Last year, the demand for meadowesque, natural-looking flowers, grew in momentum. And this is where British flowers are in their element! Sought after are blooms which look like they've just been picked from the garden. And those with quirky, kinked stems bring a wonderful sense of movement to designs.
The less structured 'English Country Garden' look is particularly popular for weddings. And this beautiful Hydrangea arborescens ‘Pink Annabelle’ is a perfect example of an in-demand seasonal flower. If you'd like to see examples of stunning designs featuring homegrown blooms, do check out the British Flowers Week website.
Peach & Apricot | Summer Weddings
Influenced both by fashion and interiors, last year peach and apricot were very popular choices for summer weddings. And this elegant bi-coloured rose from Ecuador called ‘Kahala’, with its champagne-cream petals edged with dark peach, was in demand.
An increase in advance orders for scented David Austin Roses was also a notable trend during prime wedding season, which should come as no surprise. These quintessential blooms perfectly encapsulate the 'just-gathered-from-the-garden' look. Also, soft pink 'Mansfield Park' spray roses went down a storm.
Moody Colour Palette | Autumn & Winter Weddings
Darker hues like burgundy, plum and ‘black’ were sought after for autumn and winter weddings. Blooms in these evocative shades include burgundy ranunculus and anemones, 'Black Baccara' roses, Scabiosa ‘Blackberry Scoop’ and deeper tones of amaryllis.
Brand new on the cut flower scene last year, butterfly ranunculus with its lustrous petals, quickly became a hot favourite with florists. Featuring multiple flowers on each single stem, it's available in yellow, peach, orange, pink and red. And it's back in season now at Nine Elms!
Traders report that standard ranunculus were strong in 2017. However, it’s cloni ranunculus which are gaining popularity. With their larger flower heads, although more expensive than standard varieties, they’re great value for money as they can last 10-14 days. Pale blush 'Hanoi' is currently the most in demand.
An incredible hit on Instagram, romantic peonies with their layers upon layers of delicate petals continued to top the charts in 2017, particularly varieties with generous sized blooms. And this adoration shows no signs of slowing down this year.
There are anemones and then there are 'super anemones'! Crowd-pleasing larger headed anemones proved to be a real hit. And this trend looks set to continue in 2018 too.
With foliage availability so closely linked to the seasons, it’s proved to be a bit of a challenge to pin down obvious trends. However, the following greenery proved to be very much in demand last year.
Beech, including copper beech.
Traders report that sales of succulents continued to be strong in 2017, with echeveria being popular. And with the millennials' (those born between the early eighties and 2000s) desire to nurture them in their homes, this trend shows no signs of abating. Check out our Succulents Product Profile for more information about these easy-to-look-after houseplants.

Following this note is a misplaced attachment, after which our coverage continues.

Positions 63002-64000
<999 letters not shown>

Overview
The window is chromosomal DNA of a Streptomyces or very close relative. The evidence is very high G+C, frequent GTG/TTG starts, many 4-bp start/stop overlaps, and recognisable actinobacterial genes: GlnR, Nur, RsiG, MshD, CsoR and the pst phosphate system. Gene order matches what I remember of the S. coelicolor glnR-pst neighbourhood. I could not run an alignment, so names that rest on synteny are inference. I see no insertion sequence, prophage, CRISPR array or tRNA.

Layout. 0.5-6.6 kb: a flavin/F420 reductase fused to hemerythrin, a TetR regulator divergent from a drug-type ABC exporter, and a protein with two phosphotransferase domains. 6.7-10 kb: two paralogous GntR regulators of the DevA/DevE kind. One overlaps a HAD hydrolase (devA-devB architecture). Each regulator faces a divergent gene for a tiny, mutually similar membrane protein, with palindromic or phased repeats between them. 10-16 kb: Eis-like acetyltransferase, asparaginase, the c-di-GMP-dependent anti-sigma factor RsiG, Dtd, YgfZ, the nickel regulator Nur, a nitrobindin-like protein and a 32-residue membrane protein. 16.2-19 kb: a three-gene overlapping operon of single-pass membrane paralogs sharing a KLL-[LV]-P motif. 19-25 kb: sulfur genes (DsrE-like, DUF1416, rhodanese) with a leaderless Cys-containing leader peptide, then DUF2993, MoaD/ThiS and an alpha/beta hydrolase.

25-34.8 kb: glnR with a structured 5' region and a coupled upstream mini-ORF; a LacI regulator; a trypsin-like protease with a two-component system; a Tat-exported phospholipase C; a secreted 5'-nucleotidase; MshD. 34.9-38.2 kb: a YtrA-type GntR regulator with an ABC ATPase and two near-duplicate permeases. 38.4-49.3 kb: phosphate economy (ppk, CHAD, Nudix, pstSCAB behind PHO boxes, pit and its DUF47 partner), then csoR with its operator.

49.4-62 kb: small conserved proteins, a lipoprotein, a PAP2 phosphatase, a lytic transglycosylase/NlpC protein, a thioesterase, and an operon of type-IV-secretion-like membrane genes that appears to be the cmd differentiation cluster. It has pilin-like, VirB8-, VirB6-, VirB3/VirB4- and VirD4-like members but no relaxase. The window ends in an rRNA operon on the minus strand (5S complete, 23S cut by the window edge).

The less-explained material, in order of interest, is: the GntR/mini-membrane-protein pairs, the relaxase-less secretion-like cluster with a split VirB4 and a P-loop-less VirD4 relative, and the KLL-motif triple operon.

Millennials are also very fond of prickly cacti plants, due in part to their longevity. Plant wholesalers have noted high demand for these hip houseplants, including this variety called Echinocactus grusonii.
Lush ferns were spectacularly popular in 2017, not only as potted plants but also as cut foliage. And this trend looks certain to continue. A very in-demand variety is Nephrolepis exaltata 'Bostoniensis', also known as Boston Fern. Head over to our Ferns Product Profile for more information.
Another trendy 'plant of the moment' is the Ficus lyrata. It's known for its large violin-shaped leaves, which give it the common name of the fiddle-leaf fig. Traders report that it's been incredibly popular.
Hanging plants, like Ceropegia (String of hearts), have proved to be very in favour with demand on the increase. And larger trailing plants, such as Rhipsalis, are particularly sought after.
With striking flower heads, homegrown auriculas were very fashionable last year, as were equally captivating black violas.
Demand for rustic, aged and natural-looking pots was sky high in 2017. And with customers continuing to be drawn to the rawness and artisan look of cement and natural stone effect containers, this trend looks certain to continue in 2018.
Adding a pop of colour, both patterned and plain glazed pots were in demand.
The versatility of recycled glass jars, as both vases and terrariums, has been a factor which has helped the increasing popularity of this glassware style.
Copper, Rose Gold & Gold
Gold and copper, as opposed to silver, have been sought after particularly with regards to mirror vases. And on the spray paint front, copper and rose gold have been the topping the hit parade.
Silk flowers, particularly large-headed peonies, hydrangeas and hydrangea panels were very popular in 2017, a trend which we predict will continue this year.
Artificial plants have been in great demand, especially for adding a botanical touch to outside urban spaces. This 'no-maintenance' greenery is perfect for entrances, balconies and terraces.
Also popular sundries wise last year were grey flower bags and tissue, plus frosted cellophane.
So, that's our round-up of the hottest trends in flowers, foliage, plants and sundries. It’ll be interesting to see what shines out during the next twelve months and the impact of Pantone’s Color of the Year for 2018, Ultra Violet.
P.S. If you'd like to be kept up-to-date with brand new arrivals at New Covent Garden Flower Market, then follow these traders on Instagram for the inside scoop.